I will now answer the email question posed by a woman writing to her pastor. If you look at all the New Testament passages I provided on forgiveness (part 1), only one of them had conditions on forgiveness. We read…
Luke 17:3-4 So watch yourselves.”If your brother sins, rebuke him, and if he repents, forgive him. 4If he sins against you seven times in a day, and seven times comes back to you and says, ‘I repent,’ forgive him.”
Jesus clearly says if the brother in question repents, forgive him; even if he repeatedly sins against you; each time he repents, you are to forgive him. Jesus teaches repentance as a condition before forgiveness. Let’s look at a few other passages of scripture.
In Col. 3:13 the Apostle Paul tells us to forgive as Christ forgives us. How does Christ forgive us? Does Christ forgive us without repentance from our sins? The answer is no. To receive forgiveness from Christ we need to come before Him and ask for forgiveness. Just as Christ freely forgives a repentant sinner, we must be willing to forgive someone who sins against us and repents. Jesus began his ministry in Mark chapter 1:15 by saying “Repent and believe the good news!” Again repentance is a prerequisite for belief. Peter preached a similar message in Acts 2:38 (NIV) Peter replied, “Repent and be baptized, every one of you, in the name of Jesus Christ for the forgiveness of your sins. And you will receive the gift of the Holy Spirit.” The Acts passage teaches the need for repentance (and belief) to receive forgiveness from Christ.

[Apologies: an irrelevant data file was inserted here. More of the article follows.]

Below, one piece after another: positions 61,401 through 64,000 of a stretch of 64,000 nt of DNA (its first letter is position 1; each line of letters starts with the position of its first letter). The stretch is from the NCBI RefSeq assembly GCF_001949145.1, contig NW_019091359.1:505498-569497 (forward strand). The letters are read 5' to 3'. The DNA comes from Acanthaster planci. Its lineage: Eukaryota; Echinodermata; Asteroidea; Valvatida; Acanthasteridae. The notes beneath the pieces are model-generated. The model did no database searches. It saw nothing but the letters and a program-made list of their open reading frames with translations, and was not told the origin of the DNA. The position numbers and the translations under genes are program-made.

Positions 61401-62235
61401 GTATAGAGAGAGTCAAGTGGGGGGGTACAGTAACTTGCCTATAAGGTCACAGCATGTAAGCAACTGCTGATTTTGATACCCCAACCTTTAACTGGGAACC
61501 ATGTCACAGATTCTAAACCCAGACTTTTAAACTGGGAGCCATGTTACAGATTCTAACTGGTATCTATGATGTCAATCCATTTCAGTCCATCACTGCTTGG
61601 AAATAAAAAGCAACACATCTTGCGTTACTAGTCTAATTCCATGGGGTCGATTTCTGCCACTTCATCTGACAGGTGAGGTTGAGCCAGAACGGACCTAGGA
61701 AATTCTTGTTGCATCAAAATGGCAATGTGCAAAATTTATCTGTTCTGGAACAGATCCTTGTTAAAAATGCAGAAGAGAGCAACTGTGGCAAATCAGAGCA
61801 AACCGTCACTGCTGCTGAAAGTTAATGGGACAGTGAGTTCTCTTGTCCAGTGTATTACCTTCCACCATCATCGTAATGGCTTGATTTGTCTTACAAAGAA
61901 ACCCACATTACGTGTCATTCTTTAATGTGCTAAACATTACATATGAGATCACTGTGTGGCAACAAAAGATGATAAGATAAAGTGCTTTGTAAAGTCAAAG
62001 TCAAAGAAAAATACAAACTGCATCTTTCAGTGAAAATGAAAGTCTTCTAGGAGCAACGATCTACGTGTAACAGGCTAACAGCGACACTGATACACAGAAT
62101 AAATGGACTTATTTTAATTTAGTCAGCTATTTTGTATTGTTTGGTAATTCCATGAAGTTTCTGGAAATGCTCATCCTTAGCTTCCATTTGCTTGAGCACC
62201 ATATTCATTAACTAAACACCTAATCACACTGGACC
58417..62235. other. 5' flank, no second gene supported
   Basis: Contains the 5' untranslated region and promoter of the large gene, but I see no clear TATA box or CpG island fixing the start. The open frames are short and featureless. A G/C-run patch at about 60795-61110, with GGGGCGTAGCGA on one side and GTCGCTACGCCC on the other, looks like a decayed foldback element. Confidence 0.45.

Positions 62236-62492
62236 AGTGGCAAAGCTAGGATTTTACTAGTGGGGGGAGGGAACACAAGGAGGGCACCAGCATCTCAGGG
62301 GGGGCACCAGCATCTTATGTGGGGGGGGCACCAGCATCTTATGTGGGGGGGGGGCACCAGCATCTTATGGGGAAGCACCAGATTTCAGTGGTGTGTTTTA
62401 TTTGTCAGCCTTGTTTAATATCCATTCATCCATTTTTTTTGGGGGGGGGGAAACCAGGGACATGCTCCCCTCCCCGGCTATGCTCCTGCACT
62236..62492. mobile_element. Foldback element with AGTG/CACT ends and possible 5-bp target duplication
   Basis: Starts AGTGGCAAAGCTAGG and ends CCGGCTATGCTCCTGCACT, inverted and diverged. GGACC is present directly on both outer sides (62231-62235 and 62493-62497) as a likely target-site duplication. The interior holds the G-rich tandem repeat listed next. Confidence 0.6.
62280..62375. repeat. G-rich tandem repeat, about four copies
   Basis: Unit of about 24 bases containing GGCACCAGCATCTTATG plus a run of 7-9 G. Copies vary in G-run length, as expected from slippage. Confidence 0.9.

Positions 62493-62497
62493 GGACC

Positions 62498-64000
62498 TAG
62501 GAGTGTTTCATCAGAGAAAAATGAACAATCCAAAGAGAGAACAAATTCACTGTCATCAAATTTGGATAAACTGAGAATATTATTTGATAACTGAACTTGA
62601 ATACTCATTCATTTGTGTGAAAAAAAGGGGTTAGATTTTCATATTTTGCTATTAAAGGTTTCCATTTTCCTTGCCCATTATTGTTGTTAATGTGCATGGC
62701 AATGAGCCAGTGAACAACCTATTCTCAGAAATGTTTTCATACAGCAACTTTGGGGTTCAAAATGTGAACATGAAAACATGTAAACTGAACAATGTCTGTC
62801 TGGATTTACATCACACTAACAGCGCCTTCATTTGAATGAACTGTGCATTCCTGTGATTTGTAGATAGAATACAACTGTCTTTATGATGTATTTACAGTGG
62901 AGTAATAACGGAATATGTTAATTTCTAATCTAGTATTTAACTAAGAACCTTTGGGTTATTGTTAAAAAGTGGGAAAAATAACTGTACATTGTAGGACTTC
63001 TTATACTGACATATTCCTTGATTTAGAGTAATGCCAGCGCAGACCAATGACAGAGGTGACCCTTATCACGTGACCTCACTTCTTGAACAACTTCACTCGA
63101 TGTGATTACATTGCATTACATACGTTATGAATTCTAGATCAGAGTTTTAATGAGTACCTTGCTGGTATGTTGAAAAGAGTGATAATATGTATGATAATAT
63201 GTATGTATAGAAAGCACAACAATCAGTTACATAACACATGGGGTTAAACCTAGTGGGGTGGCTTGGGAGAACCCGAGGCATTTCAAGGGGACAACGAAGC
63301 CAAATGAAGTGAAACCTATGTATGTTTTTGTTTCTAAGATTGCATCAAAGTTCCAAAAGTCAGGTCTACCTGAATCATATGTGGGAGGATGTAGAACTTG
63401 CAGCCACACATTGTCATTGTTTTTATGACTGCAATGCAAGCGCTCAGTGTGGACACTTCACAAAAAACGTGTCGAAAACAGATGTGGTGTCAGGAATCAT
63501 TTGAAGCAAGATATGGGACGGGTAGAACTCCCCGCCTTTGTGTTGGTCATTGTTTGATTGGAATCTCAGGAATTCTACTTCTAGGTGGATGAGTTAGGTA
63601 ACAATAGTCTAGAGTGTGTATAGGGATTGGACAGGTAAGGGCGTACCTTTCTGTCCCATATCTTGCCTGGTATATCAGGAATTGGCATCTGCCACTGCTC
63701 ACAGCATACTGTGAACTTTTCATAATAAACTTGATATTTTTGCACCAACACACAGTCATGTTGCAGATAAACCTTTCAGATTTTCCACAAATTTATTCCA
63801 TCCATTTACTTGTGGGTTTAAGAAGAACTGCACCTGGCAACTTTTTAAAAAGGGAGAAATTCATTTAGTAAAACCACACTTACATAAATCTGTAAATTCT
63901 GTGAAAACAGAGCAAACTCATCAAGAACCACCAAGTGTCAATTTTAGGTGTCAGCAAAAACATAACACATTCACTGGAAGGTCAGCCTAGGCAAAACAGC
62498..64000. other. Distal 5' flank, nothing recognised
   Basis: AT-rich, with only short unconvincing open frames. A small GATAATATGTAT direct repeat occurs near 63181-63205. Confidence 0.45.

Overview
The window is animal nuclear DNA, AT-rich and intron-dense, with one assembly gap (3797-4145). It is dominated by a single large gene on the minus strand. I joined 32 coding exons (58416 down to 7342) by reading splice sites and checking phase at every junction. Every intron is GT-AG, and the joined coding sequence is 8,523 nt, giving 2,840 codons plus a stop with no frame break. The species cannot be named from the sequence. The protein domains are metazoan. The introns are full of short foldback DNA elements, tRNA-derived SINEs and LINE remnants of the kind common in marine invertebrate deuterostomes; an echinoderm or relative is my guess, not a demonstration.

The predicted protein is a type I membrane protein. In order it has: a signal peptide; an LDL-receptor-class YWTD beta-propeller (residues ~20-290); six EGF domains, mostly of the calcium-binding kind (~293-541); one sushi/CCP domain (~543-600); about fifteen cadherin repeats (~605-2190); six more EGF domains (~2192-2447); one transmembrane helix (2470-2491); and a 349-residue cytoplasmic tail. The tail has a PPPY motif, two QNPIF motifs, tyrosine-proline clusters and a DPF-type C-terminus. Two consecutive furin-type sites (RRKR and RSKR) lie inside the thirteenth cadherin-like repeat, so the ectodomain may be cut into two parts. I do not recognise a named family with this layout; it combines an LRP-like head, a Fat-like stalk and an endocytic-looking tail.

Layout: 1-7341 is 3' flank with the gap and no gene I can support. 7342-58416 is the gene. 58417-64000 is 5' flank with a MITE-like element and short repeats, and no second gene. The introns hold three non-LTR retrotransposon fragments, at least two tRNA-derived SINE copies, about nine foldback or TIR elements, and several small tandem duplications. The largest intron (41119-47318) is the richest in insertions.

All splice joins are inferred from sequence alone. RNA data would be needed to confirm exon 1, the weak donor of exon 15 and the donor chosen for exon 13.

Luke 23:34 we see Jesus asking the Father to forgive the Roman soldiers, who were crucifying him, for they know not what they do. The Father, just like Jesus, can only forgive if they repent and believe. Here was an example of Jesus asking the Father to forgive the very same people who put Him on the cross. Only Christianity teaches followers to reach out and love your enemies. The sin of crucifying an innocent man was not unforgivable.
When Stephen asks God to forgive the people stoning him, he seems to be drawing his words from what Jesus said in the Luke 23:34. It was clearly a Christ-like demonstration to all viewing the stoning, including Paul. These are examples of prayers to God on behalf of unbelieving individuals, demonstrating that God will forgive the worst offenders if they choose to repent and ask for forgiveness. It was like Stephen and Jesus was saying, “God as horrible as these sins are, if they look to you and repent, please forgive them.”
I think part of the problem lies in the definition of forgiveness. The apologist, referred to in the email, had a narrow definition and one I think he can justify Biblically. The Bible teaches if the guilty person repents, you are to forgive. Many people have a much broader definition of forgiveness that takes into consideration forgiving unrepentant people with the sole purpose of releasing the burden a person feels when they have been wronged. I agree there has to be a releasing process because if you don’t, the anger can eat you up. However, this releasing process is not what the apologist or I think is the Biblical definition of forgiveness. True forgiveness comes after true repentance.